The prep work doesn’t stop there. One of Carter’s best pieces of advice needs to be done before you walk in the room, too. “Right before you go in, I want you to write down — and the key is you have to write this down — a prior time that you felt successful. Maybe it's the last time you asked for your value, maybe it was having achieved something with a client. It could even be an unrelated success. But research shows that if people go into a negotiation having written down a prior success, they're more likely to negotiate better.”
2. Focus on what you can control, and let go of what you can’t.
“In every negotiation … there are things that you can control and there are things that are outside of your control,” Carter said. “I am all about doing the things that I can control. What's the part of the messaging I can get right? What's the part of thinking about the value that I can bring to the other person? And then from there, you know what happens, happens.”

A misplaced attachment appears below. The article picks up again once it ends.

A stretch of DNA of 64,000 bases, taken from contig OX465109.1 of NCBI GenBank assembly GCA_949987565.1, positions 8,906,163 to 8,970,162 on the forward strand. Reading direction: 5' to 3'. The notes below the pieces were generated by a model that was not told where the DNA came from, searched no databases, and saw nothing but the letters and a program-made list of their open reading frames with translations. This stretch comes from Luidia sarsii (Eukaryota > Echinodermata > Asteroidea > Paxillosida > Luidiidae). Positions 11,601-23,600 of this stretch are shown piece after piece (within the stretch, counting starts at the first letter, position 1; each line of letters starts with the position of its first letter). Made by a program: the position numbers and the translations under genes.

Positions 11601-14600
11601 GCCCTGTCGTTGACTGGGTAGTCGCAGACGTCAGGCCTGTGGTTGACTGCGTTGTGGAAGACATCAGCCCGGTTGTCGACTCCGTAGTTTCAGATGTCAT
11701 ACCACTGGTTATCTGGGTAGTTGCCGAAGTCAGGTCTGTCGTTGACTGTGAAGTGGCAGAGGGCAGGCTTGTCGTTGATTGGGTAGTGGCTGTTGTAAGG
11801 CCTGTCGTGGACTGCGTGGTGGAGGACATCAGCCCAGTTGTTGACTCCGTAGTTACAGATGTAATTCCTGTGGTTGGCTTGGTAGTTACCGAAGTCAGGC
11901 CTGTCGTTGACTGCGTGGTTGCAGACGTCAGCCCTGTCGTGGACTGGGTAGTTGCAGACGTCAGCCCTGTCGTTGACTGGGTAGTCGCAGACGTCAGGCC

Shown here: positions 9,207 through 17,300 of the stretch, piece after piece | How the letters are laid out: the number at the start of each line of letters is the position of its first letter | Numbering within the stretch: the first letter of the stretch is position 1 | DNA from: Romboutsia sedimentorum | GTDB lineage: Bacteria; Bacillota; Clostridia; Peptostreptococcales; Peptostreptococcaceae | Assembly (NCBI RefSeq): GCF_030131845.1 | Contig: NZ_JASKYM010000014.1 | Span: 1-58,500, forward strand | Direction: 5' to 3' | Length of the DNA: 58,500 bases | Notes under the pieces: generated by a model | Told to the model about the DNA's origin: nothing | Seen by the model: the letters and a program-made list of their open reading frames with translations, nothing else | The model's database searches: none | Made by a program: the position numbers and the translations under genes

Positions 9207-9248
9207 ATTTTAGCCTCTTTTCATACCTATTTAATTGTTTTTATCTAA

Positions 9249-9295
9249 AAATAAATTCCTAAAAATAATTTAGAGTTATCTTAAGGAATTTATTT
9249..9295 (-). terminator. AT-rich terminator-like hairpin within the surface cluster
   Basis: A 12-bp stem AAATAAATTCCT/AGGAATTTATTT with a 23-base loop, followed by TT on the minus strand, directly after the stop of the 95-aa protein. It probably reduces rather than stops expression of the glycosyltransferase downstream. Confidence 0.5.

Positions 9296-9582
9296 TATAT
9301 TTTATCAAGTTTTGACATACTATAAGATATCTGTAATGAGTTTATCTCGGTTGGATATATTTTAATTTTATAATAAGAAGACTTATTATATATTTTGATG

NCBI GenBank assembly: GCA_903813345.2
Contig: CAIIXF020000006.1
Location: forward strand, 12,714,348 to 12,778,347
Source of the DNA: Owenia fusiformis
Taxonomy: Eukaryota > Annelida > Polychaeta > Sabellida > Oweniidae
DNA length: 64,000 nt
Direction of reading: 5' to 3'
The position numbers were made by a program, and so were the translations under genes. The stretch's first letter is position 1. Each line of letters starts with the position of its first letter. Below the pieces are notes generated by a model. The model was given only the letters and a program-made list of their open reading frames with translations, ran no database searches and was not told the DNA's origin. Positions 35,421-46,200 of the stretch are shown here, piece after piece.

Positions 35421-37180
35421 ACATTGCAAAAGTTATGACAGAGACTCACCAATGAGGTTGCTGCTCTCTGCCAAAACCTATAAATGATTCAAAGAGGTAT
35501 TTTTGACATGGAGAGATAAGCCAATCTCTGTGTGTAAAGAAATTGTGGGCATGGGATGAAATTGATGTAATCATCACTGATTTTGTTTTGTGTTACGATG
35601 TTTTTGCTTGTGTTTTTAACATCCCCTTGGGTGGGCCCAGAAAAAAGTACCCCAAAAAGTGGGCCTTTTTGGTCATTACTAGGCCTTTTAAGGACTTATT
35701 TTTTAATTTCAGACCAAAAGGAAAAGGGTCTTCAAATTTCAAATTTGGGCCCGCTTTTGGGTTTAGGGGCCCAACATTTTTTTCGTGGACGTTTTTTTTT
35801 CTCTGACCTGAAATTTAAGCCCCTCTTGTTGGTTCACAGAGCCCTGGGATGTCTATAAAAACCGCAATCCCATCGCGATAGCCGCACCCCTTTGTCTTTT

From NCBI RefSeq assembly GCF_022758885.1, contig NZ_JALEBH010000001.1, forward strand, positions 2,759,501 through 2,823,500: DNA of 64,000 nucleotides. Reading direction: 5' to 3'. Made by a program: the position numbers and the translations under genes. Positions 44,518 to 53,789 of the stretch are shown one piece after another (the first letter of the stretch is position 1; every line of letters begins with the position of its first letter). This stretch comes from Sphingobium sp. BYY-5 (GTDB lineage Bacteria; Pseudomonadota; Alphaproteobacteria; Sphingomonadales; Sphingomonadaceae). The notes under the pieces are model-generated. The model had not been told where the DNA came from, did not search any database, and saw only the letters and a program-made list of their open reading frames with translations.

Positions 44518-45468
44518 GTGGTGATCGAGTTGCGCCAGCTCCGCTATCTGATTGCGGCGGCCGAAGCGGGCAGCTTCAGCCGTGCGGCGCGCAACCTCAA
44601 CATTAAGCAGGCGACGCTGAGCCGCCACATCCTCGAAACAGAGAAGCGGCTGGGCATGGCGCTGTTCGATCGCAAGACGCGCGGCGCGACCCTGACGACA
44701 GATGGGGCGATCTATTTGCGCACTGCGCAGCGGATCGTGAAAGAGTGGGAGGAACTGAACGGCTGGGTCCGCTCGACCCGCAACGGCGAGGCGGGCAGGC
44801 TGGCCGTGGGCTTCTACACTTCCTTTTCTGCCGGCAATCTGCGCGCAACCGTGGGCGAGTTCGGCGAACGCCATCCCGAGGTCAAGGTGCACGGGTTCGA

One Clubhouse audio participant noted there’s a tendency among women to “up-speak” when they’re talking, using a tone that’s usually reserved for questions, to make statements. To some, it can come off as a lack of confidence, and it can take the gravitas out of authoritative statements.
“The one thing I say to women is no one can speak for you. You have to start speaking for yourself,” Brzezinski said, talking about the benefit of a having a strong voice and practicing it in public.
“The up talk immediately exudes a little bit of youth, or I would say an insecurity in what one is saying. It's like asking ‘Am I okay?’ every second,” Brzezinski said. “And we've got to learn to develop a stronger ground to stand on it when it comes to [using] our voice from the get go in a negotiation.”
One of Carter's favorite recommendations is to replace the phrase “I think” with the confidence-exuding “I know.”
“It’s about knowing that you have a powerful message worth sharing and not feeling as though you need to dilute that,” Carter said.
3. Look at it from the other person’s perspective.
Joe Scarborough, Brzezinski’s husband and “Morning Joe” co-host, made an appearance during the Clubhouse event and stressed the importance of looking at your big ask through the other person’s lens.